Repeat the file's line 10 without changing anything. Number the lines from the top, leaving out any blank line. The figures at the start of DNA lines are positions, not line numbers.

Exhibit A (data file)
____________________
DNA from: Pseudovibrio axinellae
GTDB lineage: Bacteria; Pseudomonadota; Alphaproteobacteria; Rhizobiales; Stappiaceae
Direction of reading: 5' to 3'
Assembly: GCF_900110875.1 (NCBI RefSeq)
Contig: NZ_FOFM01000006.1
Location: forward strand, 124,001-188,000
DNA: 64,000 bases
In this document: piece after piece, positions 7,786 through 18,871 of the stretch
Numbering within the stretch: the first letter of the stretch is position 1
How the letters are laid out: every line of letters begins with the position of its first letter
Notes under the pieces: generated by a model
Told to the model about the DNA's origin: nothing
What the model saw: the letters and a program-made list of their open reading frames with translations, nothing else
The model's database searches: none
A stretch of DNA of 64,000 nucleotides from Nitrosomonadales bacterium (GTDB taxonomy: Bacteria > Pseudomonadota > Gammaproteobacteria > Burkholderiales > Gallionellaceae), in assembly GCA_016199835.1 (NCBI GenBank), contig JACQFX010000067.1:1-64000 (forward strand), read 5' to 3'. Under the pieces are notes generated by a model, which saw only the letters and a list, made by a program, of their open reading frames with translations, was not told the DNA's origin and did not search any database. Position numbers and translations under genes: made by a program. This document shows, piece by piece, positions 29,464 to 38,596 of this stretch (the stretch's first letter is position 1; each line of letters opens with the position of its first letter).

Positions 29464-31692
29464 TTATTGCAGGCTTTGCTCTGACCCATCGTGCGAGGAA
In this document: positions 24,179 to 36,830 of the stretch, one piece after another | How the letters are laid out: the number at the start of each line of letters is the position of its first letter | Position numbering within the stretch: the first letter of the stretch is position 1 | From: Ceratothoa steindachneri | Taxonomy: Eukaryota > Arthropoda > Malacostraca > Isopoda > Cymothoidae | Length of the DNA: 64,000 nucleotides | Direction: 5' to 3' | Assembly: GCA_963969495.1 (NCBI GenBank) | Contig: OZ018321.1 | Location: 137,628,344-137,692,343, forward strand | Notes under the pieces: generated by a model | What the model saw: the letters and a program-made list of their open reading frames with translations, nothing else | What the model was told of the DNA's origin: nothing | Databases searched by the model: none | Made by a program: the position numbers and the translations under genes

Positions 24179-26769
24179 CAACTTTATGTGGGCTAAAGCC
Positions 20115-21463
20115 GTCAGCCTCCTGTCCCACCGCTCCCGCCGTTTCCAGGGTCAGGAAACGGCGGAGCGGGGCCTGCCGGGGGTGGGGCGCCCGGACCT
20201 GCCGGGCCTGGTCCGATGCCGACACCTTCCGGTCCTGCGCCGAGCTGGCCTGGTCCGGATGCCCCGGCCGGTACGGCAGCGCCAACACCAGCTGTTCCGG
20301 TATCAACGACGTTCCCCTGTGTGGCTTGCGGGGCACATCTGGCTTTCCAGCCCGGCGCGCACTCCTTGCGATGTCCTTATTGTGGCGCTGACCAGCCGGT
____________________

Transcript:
How the letters are laid out: every line of letters begins with the position of its first letter